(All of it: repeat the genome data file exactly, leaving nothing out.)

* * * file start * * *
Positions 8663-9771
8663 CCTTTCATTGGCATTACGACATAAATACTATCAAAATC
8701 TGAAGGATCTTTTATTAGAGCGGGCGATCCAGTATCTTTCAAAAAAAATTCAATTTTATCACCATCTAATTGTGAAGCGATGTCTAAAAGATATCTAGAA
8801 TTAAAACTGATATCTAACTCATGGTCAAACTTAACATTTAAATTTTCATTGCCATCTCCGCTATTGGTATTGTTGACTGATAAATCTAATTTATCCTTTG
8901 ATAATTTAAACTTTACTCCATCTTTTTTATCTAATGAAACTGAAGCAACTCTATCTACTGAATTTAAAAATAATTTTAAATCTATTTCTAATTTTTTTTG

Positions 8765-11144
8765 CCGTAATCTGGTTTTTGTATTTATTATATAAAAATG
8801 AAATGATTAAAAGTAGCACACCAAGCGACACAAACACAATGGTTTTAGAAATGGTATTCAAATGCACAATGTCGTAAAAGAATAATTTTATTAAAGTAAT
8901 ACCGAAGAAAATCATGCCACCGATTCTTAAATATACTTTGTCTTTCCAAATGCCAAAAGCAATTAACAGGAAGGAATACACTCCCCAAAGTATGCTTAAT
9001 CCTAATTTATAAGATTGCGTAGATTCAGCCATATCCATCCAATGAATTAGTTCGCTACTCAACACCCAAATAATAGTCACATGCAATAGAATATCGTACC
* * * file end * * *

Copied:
Positions 8663-9771
8663 CCTTTCATTGGCATTACGACATAAATACTATCAAAATC
8701 TGAAGGATCTTTTATTAGAGCGGGCGATCCAGTATCTTTCAAAAAAAATTCAATTTTATCACCATCTAATTGTGAAGCGATGTCTAAAAGATATCTAGAA
8801 TTAAAACTGATATCTAACTCATGGTCAAACTTAACATTTAAATTTTCATTGCCATCTCCGCTATTGGTATTGTTGACTGATAAATCTAATTTATCCTTTG
8901 ATAATTTAAACTTTACTCCATCTTTTTTATCTAATGAAACTGAAGCAACTCTATCTACTGAATTTAAAAATAATTTTAAATCTATTTCTAATTTTTTTTG

Positions 8765-11144
8765 CCGTAATCTGGTTTTTGTATTTATTATATAAAAATG
8801 AAATGATTAAAAGTAGCACACCAAGCGACACAAACACAATGGTTTTAGAAATGGTATTCAAATGCACAATGTCGTAAAAGAATAATTTTATTAAAGTAAT
8901 ACCGAAGAAAATCATGCCACCGATTCTTAAATATACTTTGTCTTTCCAAATGCCAAAAGCAATTAACAGGAAGGAATACACTCCCCAAAGTATGCTTAAT
9001 CCTAATTTATAAGATTGCGTAGATTCAGCCATATCCATCCAATGAATTAGTTCGCTACTCAACACCCAAATAATAGTCACATGCAATAGAATATCGTACC